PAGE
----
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Blog Post 30 April 2017

Getting the bigger picture and forging change

With a hunger for reform on the issue of fees paid to service providers by local authorities, the matter is top of the agenda at the next meeting of the Care Association Alliance.

Co-chaired by myself and Erica Lockhart of the Surrey Care Association, it will provide a platform to essential data sharing as it continues to lobby national organisationa and politicians on social care matters.

For me it's hugely important for us at this time to know what other local authorities are doing in their response to the latest Budget monies that have been made available . . . and not least, the General Election news.

Playing an active part in the Alliance helps us to see a bigger picture and assess what’s happening in the current ever-changing circumstances within the sector.

Any nuggets of news from the London meeting, we’ll get out to members via the website and newsletter.

 

Blog Post 30 April 2017

Social care lessons from our colleagues in Wales

If I’m truthful, I reckon the Welsh know a thing or two. All that rich heritage – castles with their towering fortifications, graceful abbeys, ancient monuments . . . I could go on and on.

They are the practical examples of history and in my opinion no history lesson can be complete without a field trip to study those Norman, Edwardian and indigenous Welsh-build structures.

Which leaves me wandering: Could we get a lesson from the social care reform model in the land of the red dragon?

I read with interest on the Care Management Matters website the Welsh Government has made social care a priority and has been backing this up with funding and targeted initiatives. Am I dreaming?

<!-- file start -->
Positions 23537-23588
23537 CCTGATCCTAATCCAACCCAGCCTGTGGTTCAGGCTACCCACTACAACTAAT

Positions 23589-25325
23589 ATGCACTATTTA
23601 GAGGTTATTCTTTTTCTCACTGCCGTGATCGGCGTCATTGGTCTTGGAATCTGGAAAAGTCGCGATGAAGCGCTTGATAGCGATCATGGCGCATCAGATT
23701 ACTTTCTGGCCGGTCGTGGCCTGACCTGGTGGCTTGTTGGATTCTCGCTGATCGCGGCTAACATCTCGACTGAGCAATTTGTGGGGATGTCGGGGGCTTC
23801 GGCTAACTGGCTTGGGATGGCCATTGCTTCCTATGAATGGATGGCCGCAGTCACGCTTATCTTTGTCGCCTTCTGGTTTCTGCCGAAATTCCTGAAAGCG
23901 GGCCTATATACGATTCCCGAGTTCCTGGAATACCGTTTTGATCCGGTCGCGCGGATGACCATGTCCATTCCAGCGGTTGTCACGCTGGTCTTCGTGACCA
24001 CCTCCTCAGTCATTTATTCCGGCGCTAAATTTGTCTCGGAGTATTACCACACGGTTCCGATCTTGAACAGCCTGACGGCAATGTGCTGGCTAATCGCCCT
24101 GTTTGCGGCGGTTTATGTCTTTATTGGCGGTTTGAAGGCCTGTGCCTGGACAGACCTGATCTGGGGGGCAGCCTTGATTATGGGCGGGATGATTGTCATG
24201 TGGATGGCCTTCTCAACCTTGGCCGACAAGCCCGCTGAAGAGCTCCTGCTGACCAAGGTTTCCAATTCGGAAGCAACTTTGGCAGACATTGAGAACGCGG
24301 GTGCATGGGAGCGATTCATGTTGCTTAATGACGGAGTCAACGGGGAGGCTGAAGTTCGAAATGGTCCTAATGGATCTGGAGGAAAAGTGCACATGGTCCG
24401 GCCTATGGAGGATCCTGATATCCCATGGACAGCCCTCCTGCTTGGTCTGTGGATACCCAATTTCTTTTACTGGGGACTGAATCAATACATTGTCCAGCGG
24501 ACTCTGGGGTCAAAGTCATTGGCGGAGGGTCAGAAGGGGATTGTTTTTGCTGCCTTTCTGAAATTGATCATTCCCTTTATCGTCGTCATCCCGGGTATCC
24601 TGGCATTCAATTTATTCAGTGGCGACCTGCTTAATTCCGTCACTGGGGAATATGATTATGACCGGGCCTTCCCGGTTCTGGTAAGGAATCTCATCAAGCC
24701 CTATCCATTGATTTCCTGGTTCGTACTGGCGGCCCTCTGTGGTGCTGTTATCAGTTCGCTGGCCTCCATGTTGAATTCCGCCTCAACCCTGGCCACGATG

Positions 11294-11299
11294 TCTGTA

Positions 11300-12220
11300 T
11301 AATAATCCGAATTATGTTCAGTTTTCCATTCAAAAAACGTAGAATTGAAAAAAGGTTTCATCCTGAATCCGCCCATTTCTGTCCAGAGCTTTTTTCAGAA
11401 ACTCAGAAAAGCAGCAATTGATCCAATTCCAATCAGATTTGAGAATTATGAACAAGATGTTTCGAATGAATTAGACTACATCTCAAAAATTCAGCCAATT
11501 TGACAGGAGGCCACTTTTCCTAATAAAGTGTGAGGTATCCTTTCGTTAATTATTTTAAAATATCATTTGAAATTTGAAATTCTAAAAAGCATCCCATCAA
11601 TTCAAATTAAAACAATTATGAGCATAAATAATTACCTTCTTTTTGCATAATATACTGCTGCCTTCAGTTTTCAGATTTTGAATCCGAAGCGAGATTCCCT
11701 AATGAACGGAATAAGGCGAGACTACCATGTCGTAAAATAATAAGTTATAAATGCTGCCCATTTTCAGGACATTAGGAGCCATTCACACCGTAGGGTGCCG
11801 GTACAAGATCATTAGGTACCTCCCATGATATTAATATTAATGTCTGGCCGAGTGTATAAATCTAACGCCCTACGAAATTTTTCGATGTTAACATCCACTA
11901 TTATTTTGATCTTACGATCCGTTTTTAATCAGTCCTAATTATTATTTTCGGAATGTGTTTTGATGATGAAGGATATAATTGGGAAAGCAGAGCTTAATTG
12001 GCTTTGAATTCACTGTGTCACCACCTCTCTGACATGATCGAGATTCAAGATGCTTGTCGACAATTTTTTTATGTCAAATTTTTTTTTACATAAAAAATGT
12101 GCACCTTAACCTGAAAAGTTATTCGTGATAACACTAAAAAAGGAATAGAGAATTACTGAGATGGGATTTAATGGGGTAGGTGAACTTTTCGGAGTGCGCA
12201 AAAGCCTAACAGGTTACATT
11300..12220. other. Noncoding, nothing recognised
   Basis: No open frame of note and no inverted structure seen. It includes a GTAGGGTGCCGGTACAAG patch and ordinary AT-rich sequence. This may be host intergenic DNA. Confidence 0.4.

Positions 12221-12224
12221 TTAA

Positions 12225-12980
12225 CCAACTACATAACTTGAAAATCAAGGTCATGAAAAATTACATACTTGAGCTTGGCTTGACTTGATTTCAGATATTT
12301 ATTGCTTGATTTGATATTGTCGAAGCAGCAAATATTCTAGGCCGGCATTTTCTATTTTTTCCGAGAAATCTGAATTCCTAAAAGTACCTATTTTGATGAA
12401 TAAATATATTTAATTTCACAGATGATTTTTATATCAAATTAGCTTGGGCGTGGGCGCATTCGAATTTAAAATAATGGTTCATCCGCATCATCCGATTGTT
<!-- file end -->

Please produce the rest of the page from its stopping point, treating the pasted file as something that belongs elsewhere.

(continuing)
As central government is gearing up for a Green Paper on the future of social care, the article asks is there anything that can be learnt from Wales?

Let me quote: “Since devolution in Wales, the Welsh Government has had policy responsibility for health and social care, amongst other areas.

“Under this responsibility, it aims ‘to promote, protect and improve the health and wellbeing of everyone in Wales, by delivering high-quality health and social care services, including funding NHS Wales and setting a strategic framework for adult and children’s social care services.”

Social Services and Well-Being Act

In April 2016, its first big social care policy change came into force with the Social Services and Well-Being Act 2014. It aimed to transform the way social services are delivered in Wales, to meet the needs of the individual and ensure services are sustainable for the future.

Critically, the Social Services and Well-Being Act set out to ensure services are available to provide the right support at the right time and people have a stronger voice and real control over the support they need to remove barriers to their wellbeing.

As the CMM article says: “It focuses on earlier intervention, increasing preventative services within the community and helping people maintain their independence. It provides a framework to enable people to get the help they need before their situation becomes critical. The Act also promotes health and social care integration to achieve improved wellbeing outcomes and provides for a strengthened approach to safeguarding.”